Today, it is a collection of his favourite Italian ballads, and his cheeks glow as the songs pumps from the speakers. Together we bop our heads smiling, careful not to appear ‘too happy’ in the hearse. At traffic lights, we look ahead with our best stern expressions so the onlookers don’t judge us for smiling with a coffin on board. The light turns green, and again, we smile and tap our feet.

Suddenly, I feel a tear, as Macca translates the lyrics from Italian to English. Some of the most beautiful words I have ever heard;

‘In my dreams I see your hands…’

‘You love me like I love you, and this is forever…’

‘My heart is sore, but it is not your fault, It was me who gave it to you…’

‘I must take a drink to forget your beautiful eyes…’

With my hands on the steering wheel of a Hearse, sitting next to my new best mate, I gulped away the lump that had formed in my throat. I was transported back to Auckland with my Mexican friend who translated every lyric from Spanish to the language I understood.

Together, Macca and I moved to the smooth flutes and Bouzouki’s on route to the graveyard as city folk drove past us, attending to their busy lives.

It was not until we came to a dead end street that we realised, we had forgotten to take the highway exit to the cemetery.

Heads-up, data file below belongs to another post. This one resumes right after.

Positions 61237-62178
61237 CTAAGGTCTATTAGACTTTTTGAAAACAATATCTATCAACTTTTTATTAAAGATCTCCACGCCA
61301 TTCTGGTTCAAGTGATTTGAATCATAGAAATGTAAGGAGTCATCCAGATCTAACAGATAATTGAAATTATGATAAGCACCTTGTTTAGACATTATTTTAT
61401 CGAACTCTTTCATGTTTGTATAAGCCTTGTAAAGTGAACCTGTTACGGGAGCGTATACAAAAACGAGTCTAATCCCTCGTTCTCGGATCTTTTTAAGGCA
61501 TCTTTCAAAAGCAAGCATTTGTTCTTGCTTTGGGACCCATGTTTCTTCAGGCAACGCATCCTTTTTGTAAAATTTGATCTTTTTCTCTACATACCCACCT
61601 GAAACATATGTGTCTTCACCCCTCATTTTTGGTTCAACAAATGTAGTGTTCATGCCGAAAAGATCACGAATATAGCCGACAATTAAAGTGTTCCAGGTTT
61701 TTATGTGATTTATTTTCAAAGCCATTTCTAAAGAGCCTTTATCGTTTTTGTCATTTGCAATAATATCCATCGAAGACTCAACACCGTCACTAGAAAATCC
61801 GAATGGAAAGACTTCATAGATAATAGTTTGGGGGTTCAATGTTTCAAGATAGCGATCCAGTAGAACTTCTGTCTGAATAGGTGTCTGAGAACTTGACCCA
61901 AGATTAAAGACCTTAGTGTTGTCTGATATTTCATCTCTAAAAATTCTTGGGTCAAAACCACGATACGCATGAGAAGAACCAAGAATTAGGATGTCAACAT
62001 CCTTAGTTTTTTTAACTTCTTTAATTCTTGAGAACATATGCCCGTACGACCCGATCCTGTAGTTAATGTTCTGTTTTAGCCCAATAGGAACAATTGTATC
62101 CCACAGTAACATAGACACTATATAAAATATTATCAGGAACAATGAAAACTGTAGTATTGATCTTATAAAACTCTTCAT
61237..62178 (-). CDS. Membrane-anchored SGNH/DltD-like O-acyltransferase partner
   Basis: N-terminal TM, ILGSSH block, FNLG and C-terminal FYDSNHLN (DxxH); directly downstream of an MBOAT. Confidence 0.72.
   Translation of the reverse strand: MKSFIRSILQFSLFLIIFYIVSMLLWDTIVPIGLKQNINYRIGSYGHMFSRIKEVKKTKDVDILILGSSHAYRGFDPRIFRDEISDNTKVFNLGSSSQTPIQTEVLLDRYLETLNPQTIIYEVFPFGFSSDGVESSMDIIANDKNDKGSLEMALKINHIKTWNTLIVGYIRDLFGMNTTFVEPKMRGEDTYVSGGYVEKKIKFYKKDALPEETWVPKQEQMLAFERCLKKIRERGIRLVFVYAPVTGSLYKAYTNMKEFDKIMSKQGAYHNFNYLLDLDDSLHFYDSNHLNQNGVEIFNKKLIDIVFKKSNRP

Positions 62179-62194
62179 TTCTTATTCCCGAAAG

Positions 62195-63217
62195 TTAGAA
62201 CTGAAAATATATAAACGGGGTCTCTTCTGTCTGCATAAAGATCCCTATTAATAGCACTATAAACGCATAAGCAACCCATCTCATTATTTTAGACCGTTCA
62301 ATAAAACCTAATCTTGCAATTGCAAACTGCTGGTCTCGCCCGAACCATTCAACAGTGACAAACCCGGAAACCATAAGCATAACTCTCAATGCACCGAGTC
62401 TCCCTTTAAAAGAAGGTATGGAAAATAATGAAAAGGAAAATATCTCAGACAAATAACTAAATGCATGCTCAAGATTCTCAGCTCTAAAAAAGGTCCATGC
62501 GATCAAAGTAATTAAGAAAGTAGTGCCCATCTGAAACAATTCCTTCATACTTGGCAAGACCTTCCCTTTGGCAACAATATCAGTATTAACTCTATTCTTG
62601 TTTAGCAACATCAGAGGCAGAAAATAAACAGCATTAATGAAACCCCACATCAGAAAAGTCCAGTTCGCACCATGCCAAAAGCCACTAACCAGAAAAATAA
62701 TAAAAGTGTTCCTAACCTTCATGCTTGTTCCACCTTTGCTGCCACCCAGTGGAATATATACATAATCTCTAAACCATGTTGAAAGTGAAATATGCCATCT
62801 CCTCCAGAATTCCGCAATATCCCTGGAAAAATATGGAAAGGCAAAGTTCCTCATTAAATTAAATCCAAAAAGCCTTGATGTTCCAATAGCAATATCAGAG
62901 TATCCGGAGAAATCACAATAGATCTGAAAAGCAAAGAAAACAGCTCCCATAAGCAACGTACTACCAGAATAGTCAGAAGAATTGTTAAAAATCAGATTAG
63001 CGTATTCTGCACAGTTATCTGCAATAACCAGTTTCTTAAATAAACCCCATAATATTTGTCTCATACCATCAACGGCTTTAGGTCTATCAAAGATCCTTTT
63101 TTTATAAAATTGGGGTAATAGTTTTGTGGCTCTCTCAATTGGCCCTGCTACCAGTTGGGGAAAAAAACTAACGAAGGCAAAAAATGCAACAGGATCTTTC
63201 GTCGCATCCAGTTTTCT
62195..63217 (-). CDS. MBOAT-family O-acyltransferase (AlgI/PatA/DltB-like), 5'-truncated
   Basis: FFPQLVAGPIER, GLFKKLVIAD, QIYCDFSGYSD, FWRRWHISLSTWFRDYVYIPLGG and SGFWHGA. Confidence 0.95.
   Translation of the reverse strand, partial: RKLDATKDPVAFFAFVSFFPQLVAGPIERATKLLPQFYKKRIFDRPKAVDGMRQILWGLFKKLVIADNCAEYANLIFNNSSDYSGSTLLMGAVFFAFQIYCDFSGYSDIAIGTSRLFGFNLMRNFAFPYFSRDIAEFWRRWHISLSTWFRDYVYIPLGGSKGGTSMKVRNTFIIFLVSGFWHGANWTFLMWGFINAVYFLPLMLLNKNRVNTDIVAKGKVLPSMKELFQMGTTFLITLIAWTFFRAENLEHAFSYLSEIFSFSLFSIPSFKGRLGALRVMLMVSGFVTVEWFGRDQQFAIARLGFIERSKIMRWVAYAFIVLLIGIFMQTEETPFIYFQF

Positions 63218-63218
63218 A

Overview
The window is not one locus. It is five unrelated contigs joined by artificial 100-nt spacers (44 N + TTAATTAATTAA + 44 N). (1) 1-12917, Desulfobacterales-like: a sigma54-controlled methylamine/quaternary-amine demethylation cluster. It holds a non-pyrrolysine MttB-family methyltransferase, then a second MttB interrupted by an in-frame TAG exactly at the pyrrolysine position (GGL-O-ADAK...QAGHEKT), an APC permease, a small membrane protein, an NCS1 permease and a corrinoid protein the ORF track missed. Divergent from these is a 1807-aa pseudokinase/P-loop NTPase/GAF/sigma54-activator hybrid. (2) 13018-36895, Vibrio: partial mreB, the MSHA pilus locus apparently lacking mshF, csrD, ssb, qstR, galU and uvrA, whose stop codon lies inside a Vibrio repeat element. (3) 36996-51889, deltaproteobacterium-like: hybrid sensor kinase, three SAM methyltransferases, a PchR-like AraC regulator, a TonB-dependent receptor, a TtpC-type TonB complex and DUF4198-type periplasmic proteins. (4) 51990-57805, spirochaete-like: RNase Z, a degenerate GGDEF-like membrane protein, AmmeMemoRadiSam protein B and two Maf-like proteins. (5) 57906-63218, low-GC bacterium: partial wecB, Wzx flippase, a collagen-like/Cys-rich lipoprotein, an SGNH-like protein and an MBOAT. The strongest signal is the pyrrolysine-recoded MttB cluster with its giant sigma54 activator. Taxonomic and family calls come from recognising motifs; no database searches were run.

Faced with bunnies bouncing across a paddock in the middle of nowhere, Macca and I looked at one another and broke into laughter.

‘Macca! I believe we are lost.’

‘I’m sorry!’ he chuckled. “I was lost in the music!’

‘You were lost in translation!’ I laughed.

I gazed into the revision mirror, my eyes landing on the glossy coffin with  yellow flowers in the back, and I am struck with a sudden realisation…

The deceased in the back was Mrs. Harris…

My Mexican friend, all those years ago had asked me to call him ‘Harris’ because his Spanish name was far too complicated to pronounce!!!

‘Just look for the headstones,’ Macca instructed, peering over his spectacles, studying a map of the city.

‘No problem,’ I sniffled, wiping the tear that crept from my eye.

I was reminded, There is no such thing as a coincidence. 



Cocoa-Cola Princess


Professionally,  I am challenged every day.

I have discovered strength, determination and emotions I never knew existed.

Despite the courage I have found within myself as a funeral director and mortician, today I was tugged right out of my polished shoes and silk scarf. I felt clouded and numb.

I wasn’t here.

Like a spectator watching from afar, my heart was heavy and my head faint.

Fifteen year old suicide victim, snug and sleeping in her white coffin, blanketed in satin.